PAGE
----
On Oct. 3, at around 2:30 a.m. local time, a pair of thieves dressed as law enforcement entered the Paris residence where Kim Kardashian was staying. Holding her at gunpoint, they duct-taped her hands, legs and mouth, and gagged her before leaving her in a bathroom and raiding the space. The men, about five in total, made off on bicycles with over $10 million in jewelry and personal belongings.
According to sources, Kardashian pled for her life during the incident and thought she may be killed, raped or both. Her sister Khloe Kardashian told Ellen DeGeneres that, one week later, she is still “not doing that well.” She has yet to release an official statement.
In the wake of those events, confirmed by spokespeople and French police, some publications and internet commenters have started spreading another idea ― Kardashian totally made it all up.
“New Evidence Suggests ... Kim Kardashian ‘STAGED’ The Robbery ... Just Like RYAN LOCHTE!! (Here Are The FACTS) #KimRobbery,” read one headline from MediaTakeOut, ignoring the fact that Lochte’s story unraveled within hours. On Tuesday, Kardashian filed a lawsuit against the site for libel; in the filing, her lawyer states that the publication cites no credible sources.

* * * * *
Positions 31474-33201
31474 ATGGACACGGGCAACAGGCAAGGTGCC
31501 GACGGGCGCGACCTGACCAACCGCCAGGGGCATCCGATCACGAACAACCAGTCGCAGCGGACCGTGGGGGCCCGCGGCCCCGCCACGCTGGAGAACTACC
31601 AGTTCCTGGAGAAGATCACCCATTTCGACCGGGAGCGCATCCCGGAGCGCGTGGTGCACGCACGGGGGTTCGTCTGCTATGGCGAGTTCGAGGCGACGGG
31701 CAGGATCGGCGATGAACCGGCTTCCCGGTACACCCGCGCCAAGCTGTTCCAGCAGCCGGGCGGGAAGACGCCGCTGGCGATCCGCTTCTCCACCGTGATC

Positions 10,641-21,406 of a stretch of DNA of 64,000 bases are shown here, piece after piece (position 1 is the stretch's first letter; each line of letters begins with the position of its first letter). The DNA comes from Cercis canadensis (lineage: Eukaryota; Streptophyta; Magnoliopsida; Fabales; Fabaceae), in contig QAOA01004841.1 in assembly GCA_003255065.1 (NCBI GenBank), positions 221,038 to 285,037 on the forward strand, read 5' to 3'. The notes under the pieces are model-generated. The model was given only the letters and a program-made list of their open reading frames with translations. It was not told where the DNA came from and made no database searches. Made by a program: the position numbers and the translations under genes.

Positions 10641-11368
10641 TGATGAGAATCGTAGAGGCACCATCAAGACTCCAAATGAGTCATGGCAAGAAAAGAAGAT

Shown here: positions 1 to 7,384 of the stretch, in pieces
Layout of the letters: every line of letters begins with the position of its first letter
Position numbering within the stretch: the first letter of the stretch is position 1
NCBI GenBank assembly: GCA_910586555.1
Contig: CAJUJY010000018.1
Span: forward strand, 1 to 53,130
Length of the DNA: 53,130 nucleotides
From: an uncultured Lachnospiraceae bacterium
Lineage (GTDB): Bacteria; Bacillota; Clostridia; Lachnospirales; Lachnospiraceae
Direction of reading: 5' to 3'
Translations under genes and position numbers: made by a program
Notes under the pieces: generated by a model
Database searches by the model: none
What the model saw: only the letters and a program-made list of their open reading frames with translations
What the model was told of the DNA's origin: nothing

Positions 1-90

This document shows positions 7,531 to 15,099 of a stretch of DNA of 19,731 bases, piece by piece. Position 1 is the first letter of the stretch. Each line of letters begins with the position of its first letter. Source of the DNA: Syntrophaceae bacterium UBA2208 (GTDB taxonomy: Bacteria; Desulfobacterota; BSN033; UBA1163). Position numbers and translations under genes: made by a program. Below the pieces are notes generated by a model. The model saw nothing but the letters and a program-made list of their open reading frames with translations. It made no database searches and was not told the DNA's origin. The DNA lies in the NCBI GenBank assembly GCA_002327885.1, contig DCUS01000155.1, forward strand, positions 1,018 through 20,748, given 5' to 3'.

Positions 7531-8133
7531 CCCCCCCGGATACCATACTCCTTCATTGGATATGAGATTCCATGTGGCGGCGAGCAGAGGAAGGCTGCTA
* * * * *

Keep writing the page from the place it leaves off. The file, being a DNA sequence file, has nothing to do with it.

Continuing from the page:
“Kardashian Exposed! Explosive Police Video INSIDE Kim’s Paris Hotel After $10M Heist Punches MAJOR Holes In Official Story,” read another headline, published Tuesday by RadarOnline. The story, which was quickly picked up by other gossip sites, references a FaceTime chat Kardashian held that night with her brother Rob Kardashian and his fiancée, Black Chyna, but prior reports clearly state the call happened before the robbery.
Never a bastion of civility, comment sections continue to fill with confident declarations: Kim Kardashian’s story is as real as her behind. Even Supreme Court Justice Stephen Breyer fueled the flames in court last week when he said: “Kardashian’s thief, if there is one ...” If.
For some reason that evades logic, we have a hard time believing women when they say bad things have happened to them. Women are flighty and given to impulse; femininity is fragile and thereby unreliable.
She may be an often skimpily dressed TV personality whose career depends on media attention garnered through showmanship at a massive scale, but, last week, the woman had a gun to her head and thought she might never see her children again. Perhaps you don’t like Kim Kardashian, or her family, or her morals don’t align with yours, or you just think it’s weird that she might have had some plastic surgery, likes to apply makeup in a really complicated way and named her kid “Saint.” It’s a slippery slope: You don’t feel bad for her. You hate her. You think she’s lying.
Even a reality star deserves a drop of empathy.